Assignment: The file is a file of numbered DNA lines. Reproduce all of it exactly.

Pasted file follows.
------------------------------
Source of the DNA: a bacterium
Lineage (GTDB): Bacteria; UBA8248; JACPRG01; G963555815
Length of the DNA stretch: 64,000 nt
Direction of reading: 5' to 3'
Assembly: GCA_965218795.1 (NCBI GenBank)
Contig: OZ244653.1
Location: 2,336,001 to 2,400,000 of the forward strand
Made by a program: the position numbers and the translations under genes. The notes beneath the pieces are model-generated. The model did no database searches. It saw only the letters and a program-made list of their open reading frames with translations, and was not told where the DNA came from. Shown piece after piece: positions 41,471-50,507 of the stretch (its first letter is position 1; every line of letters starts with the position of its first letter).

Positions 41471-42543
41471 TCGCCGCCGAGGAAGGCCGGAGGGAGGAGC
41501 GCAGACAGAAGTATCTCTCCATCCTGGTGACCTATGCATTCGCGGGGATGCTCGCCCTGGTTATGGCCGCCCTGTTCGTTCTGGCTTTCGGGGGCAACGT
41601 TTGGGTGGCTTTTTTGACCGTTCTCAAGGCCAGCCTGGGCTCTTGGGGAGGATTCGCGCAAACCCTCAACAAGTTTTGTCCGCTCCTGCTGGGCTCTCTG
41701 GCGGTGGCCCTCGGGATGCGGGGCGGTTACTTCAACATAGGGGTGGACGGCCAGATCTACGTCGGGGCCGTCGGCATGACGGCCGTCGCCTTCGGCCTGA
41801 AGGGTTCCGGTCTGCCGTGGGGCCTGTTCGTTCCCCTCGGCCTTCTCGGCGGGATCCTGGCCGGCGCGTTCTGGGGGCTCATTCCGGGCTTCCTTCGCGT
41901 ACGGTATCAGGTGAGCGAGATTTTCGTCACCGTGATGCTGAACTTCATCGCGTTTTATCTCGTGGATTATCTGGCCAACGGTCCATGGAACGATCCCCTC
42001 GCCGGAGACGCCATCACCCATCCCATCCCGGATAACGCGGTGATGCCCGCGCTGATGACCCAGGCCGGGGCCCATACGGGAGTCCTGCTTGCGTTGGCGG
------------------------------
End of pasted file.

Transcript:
Source of the DNA: a bacterium
Lineage (GTDB): Bacteria; UBA8248; JACPRG01; G963555815
Length of the DNA stretch: 64,000 nt
Direction of reading: 5' to 3'
Assembly: GCA_965218795.1 (NCBI GenBank)
Contig: OZ244653.1
Location: 2,336,001 to 2,400,000 of the forward strand
Made by a program: the position numbers and the translations under genes. The notes beneath the pieces are model-generated. The model did no database searches. It saw only the letters and a program-made list of their open reading frames with translations, and was not told where the DNA came from. Shown piece after piece: positions 41,471-50,507 of the stretch (its first letter is position 1; every line of letters starts with the position of its first letter).

Positions 41471-42543
41471 TCGCCGCCGAGGAAGGCCGGAGGGAGGAGC
41501 GCAGACAGAAGTATCTCTCCATCCTGGTGACCTATGCATTCGCGGGGATGCTCGCCCTGGTTATGGCCGCCCTGTTCGTTCTGGCTTTCGGGGGCAACGT
41601 TTGGGTGGCTTTTTTGACCGTTCTCAAGGCCAGCCTGGGCTCTTGGGGAGGATTCGCGCAAACCCTCAACAAGTTTTGTCCGCTCCTGCTGGGCTCTCTG
41701 GCGGTGGCCCTCGGGATGCGGGGCGGTTACTTCAACATAGGGGTGGACGGCCAGATCTACGTCGGGGCCGTCGGCATGACGGCCGTCGCCTTCGGCCTGA
41801 AGGGTTCCGGTCTGCCGTGGGGCCTGTTCGTTCCCCTCGGCCTTCTCGGCGGGATCCTGGCCGGCGCGTTCTGGGGGCTCATTCCGGGCTTCCTTCGCGT
41901 ACGGTATCAGGTGAGCGAGATTTTCGTCACCGTGATGCTGAACTTCATCGCGTTTTATCTCGTGGATTATCTGGCCAACGGTCCATGGAACGATCCCCTC
42001 GCCGGAGACGCCATCACCCATCCCATCCCGGATAACGCGGTGATGCCCGCGCTGATGACCCAGGCCGGGGCCCATACGGGAGTCCTGCTTGCGTTGGCGG